To that, Buckley says: No matter how Nevada’s stability stacks up against other states’ fiscal problems when the numbers are analyzed, the real life experience has made it painfully clear that Nevada needs to do a lot better. Other states are not her concern.

“Our system is broken. There’s no doubt about that,” she added. “That’s why for several months I’ve been talking about overhauling the state’s financial structure.”

Even in Republican strongholds such as Elko, she said, people agree with her general assessment.

“Everywhere I go — Las Vegas, Reno, Fallon, Carson City — people are overwhelmingly positive and receptive to new ideas,” she said. “And they’re bringing new ideas.”

Hobbs, who co-authored the report with another of the Las Vegas Valley’s most well-respected analysts, Jeremy Aguero, doesn’t disagree with Buckley. A broader tax base might have done much to offset the current crisis, Hobbs said, because the state relied so heavily on sales tax revenue from construction, real property transfers and gaming.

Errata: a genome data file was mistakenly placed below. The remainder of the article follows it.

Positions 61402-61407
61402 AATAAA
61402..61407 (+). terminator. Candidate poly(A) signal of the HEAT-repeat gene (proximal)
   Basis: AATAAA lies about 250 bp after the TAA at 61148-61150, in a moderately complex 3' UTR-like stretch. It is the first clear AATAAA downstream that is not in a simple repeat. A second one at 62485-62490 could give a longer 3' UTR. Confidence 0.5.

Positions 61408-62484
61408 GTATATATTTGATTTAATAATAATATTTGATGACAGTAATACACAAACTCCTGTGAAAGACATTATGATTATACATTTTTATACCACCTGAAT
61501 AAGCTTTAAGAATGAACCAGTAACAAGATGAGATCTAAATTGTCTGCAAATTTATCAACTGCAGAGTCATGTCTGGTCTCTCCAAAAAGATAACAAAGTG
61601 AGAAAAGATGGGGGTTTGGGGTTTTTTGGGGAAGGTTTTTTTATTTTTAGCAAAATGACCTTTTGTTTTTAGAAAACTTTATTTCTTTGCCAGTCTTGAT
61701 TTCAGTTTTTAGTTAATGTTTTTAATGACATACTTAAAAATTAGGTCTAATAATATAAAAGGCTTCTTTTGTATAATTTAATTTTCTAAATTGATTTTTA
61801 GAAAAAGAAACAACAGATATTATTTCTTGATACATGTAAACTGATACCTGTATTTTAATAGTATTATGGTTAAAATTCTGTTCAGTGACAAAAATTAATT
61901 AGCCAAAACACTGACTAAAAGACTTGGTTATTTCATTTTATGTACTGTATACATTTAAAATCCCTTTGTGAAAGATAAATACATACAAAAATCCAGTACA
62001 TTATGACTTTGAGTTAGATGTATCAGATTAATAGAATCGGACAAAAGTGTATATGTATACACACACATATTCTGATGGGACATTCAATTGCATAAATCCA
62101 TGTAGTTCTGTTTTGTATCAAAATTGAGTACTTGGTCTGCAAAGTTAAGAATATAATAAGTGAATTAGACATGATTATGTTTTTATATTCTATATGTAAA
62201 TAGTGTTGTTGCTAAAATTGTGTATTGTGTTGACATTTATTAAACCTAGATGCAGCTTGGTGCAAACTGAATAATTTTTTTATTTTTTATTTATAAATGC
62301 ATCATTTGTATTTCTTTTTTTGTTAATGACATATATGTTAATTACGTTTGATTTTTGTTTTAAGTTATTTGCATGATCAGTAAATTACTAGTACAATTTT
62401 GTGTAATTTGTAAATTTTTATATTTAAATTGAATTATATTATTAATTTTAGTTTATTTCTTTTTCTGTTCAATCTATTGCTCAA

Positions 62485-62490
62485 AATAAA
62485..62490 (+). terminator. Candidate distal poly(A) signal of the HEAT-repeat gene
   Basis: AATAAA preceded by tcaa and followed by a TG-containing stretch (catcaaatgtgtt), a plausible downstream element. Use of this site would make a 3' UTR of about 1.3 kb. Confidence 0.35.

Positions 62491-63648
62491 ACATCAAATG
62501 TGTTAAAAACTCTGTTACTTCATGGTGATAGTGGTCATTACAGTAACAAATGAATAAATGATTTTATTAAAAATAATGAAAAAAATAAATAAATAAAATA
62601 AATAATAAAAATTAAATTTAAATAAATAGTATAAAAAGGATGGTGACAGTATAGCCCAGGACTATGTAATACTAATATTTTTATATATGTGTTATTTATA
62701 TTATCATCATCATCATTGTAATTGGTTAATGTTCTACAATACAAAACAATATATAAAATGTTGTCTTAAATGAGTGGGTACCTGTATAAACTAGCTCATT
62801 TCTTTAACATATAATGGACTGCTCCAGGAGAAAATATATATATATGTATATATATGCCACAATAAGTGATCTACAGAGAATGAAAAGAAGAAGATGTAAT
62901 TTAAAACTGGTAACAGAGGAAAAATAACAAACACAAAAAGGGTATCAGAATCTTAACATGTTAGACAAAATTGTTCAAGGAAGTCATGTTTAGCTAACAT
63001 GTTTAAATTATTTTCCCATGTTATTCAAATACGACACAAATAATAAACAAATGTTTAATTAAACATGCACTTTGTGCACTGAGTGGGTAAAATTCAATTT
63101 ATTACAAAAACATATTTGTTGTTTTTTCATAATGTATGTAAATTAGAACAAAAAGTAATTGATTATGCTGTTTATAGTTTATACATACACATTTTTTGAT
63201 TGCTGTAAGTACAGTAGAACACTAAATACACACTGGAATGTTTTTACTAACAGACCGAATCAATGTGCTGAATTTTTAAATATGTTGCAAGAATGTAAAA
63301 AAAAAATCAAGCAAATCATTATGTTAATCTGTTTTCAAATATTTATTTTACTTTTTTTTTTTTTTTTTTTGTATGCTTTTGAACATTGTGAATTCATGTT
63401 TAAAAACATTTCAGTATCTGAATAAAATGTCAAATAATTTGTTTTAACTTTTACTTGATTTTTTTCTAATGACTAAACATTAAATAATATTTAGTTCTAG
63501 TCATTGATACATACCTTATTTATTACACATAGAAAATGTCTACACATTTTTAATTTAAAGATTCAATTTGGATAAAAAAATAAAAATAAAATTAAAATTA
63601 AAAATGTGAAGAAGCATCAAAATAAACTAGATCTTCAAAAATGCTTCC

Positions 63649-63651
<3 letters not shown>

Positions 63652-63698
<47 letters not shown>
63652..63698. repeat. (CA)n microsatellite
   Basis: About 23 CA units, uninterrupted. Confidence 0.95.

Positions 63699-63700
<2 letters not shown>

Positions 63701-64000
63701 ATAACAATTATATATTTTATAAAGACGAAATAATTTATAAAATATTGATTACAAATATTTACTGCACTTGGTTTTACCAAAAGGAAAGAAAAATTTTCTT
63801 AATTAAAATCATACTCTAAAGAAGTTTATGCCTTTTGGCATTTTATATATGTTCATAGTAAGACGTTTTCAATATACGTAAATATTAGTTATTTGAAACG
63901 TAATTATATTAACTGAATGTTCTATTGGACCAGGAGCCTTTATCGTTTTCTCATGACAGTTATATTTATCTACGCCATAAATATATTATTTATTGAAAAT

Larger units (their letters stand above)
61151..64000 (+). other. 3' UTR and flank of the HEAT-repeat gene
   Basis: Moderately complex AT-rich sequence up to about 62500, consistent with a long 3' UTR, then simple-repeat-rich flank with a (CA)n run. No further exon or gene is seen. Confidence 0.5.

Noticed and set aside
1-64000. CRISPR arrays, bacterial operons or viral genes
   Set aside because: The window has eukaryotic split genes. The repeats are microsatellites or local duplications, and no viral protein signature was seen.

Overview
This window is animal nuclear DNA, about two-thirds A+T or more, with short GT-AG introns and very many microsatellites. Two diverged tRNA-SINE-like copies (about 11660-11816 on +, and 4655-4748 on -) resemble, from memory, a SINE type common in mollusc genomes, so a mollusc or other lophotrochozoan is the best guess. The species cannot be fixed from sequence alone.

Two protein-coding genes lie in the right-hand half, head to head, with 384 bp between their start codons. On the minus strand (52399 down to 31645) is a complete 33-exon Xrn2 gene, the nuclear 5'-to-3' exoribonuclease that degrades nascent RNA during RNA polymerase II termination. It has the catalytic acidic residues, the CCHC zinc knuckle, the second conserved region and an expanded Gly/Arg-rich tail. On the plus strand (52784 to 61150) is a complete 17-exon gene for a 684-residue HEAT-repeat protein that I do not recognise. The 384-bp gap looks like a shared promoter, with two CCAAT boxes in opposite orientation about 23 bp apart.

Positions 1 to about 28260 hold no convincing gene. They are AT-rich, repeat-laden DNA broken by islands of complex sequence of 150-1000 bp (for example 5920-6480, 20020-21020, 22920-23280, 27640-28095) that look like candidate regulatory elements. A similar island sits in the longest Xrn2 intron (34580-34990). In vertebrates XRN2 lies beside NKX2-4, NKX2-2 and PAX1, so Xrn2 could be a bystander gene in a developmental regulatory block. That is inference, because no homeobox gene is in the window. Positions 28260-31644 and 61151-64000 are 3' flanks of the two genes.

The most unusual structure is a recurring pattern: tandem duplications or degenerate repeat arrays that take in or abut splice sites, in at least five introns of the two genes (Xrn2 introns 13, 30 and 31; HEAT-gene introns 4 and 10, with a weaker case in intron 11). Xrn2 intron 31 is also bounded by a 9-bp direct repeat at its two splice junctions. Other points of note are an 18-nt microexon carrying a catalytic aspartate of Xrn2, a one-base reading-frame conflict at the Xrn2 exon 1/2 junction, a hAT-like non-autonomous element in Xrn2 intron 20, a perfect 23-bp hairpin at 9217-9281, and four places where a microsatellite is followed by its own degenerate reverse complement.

“What happened is, we’re dependent on sectors of the economy that aren’t as stable as they once were. For 20 years, it worked great. Now it’s in the tank,” Hobbs said.

“People will make out of a report what they like,” said Hobbs, a former Clark County financial director turned president of his own fiscal consulting firm. His report for the chamber was by no means the first time he looked at the state’s tax system. In 2002, he also was chairman of Gov. Kenny Guinn’s tax policy task force.

At roughly 1,000 pages, the task force’s report was an exhaustive look at every nook and cranny of state budgeting. The 23-page chamber report, Hobbs said, is more of a primer than something from which policy decisions should be based.

Aguero said their report lays down “a framework for discussion ... that clarifies some things that are true, some things that are myth.”

The study did not, he added, say the state has one of the most stable tax systems in the country.